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Publication numberUS4615411 A
Publication typeGrant
Application numberUS 06/497,576
Publication dateOct 7, 1986
Filing dateMay 24, 1983
Priority dateMay 27, 1982
Fee statusLapsed
Also published asDE3220023A1, DE3220023C2, EP0095582A1, EP0095582B1, EP0095582B2
Publication number06497576, 497576, US 4615411 A, US 4615411A, US-A-4615411, US4615411 A, US4615411A
InventorsHans-Ulrich Breitscheidel, Cosmas Lorry, Helmut Rehlen, Jurgen Roellinghoff
Original AssigneeDynamit Nobel Ag, Helmut Rehlen, Jurgen Roellinghoff
Export CitationBiBTeX, EndNote, RefMan
External Links: USPTO, USPTO Assignment, Espacenet
Sound-insulated flow duct and process for the manufacture thereof
US 4615411 A
Abstract
A sound-insulated flow duct is provided with walls made up of a composite of an elastic thermoplastic, predominantly closed-cell foam material as the outer layer and an open-cell, elastic soft foam material as the inner layer.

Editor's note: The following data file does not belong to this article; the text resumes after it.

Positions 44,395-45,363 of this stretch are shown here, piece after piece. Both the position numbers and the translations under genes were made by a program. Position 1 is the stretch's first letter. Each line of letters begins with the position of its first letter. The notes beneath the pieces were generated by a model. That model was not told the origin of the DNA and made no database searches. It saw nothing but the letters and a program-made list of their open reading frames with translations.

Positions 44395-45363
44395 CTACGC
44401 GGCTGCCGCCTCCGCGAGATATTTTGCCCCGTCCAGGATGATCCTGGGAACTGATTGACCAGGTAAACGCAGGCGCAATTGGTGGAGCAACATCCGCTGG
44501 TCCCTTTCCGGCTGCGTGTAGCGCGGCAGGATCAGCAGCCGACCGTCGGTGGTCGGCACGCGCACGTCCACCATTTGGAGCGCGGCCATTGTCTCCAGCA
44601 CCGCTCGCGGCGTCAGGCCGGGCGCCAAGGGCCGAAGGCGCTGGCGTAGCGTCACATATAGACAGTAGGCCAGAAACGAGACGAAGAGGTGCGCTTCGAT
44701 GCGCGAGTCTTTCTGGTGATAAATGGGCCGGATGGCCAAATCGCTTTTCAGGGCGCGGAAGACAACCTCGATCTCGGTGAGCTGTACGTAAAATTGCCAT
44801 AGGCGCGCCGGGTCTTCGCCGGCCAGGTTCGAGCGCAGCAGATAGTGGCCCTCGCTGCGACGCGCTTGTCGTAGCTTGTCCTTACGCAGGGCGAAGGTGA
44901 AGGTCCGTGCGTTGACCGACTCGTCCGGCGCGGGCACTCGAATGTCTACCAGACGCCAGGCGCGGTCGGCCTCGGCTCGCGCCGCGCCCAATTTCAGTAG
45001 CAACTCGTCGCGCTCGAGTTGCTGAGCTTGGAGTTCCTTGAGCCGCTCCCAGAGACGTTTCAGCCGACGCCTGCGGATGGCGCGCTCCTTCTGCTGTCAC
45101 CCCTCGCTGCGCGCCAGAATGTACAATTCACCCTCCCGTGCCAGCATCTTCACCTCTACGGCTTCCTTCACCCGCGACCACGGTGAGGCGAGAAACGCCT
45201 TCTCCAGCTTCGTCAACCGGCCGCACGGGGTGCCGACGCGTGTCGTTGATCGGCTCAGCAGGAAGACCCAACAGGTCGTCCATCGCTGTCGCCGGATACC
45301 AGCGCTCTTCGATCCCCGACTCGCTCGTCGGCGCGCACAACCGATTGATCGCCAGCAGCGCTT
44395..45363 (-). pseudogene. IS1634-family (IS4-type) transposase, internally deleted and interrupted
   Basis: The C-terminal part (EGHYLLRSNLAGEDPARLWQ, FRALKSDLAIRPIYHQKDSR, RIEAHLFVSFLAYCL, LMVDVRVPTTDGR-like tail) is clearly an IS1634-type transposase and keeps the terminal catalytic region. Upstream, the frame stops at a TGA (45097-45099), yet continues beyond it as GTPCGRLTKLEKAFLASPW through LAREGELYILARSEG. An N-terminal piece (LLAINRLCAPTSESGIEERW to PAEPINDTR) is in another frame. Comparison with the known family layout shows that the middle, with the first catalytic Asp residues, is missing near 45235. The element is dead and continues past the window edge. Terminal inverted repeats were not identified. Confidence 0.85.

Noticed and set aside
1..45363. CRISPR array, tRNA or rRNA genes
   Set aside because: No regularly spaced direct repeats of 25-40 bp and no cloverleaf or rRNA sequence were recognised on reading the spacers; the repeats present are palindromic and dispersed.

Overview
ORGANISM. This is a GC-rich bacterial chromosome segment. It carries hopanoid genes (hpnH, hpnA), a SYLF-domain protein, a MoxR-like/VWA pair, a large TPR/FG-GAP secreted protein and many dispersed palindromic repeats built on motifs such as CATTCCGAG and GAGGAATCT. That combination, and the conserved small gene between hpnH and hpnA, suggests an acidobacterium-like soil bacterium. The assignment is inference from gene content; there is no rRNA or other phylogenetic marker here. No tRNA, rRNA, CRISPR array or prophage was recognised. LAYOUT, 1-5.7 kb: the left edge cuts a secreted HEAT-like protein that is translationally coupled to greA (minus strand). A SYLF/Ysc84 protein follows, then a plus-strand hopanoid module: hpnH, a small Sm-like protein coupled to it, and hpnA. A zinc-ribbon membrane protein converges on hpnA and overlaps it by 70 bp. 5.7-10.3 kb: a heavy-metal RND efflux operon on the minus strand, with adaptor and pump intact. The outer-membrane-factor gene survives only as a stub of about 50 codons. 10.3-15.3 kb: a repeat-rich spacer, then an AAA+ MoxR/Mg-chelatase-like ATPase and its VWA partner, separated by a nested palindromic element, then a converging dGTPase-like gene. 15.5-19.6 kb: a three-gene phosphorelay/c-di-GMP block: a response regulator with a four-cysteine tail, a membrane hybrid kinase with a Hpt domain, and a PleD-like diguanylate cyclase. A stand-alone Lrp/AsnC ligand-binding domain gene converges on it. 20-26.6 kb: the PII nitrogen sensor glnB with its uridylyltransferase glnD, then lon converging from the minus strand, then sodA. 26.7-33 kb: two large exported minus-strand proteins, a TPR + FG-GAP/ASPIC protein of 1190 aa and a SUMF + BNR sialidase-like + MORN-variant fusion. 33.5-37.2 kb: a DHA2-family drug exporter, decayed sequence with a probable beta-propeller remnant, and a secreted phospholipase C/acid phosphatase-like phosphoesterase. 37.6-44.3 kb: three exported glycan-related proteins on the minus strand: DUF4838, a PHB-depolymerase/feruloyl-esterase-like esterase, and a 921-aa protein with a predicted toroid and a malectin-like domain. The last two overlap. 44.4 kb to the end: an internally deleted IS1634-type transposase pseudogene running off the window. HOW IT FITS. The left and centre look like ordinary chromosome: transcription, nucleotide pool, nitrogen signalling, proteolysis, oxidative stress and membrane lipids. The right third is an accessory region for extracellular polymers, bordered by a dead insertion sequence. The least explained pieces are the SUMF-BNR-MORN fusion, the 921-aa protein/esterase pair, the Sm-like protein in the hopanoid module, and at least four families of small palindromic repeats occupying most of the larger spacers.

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Claims(19)
What is claimed is:
1. A sound-insulated flow duct for conveying gas therethrough which comprises a shape-retaining member having walls to define a gas passage and that are formed from a composite comprising an outer molded layer of an elastic thermoplastic, closed-cell foam material and an inner non-molded layer of an open-cell, elastic soft foam material; said inner layer having an inner surface exposed to the gas passing through said passage and an outer surface bonded to said outer layer; the inner surface of the inner layer being sealed partially with an air permeable-skin so that the inner layer is air-permeable in a controlled manner.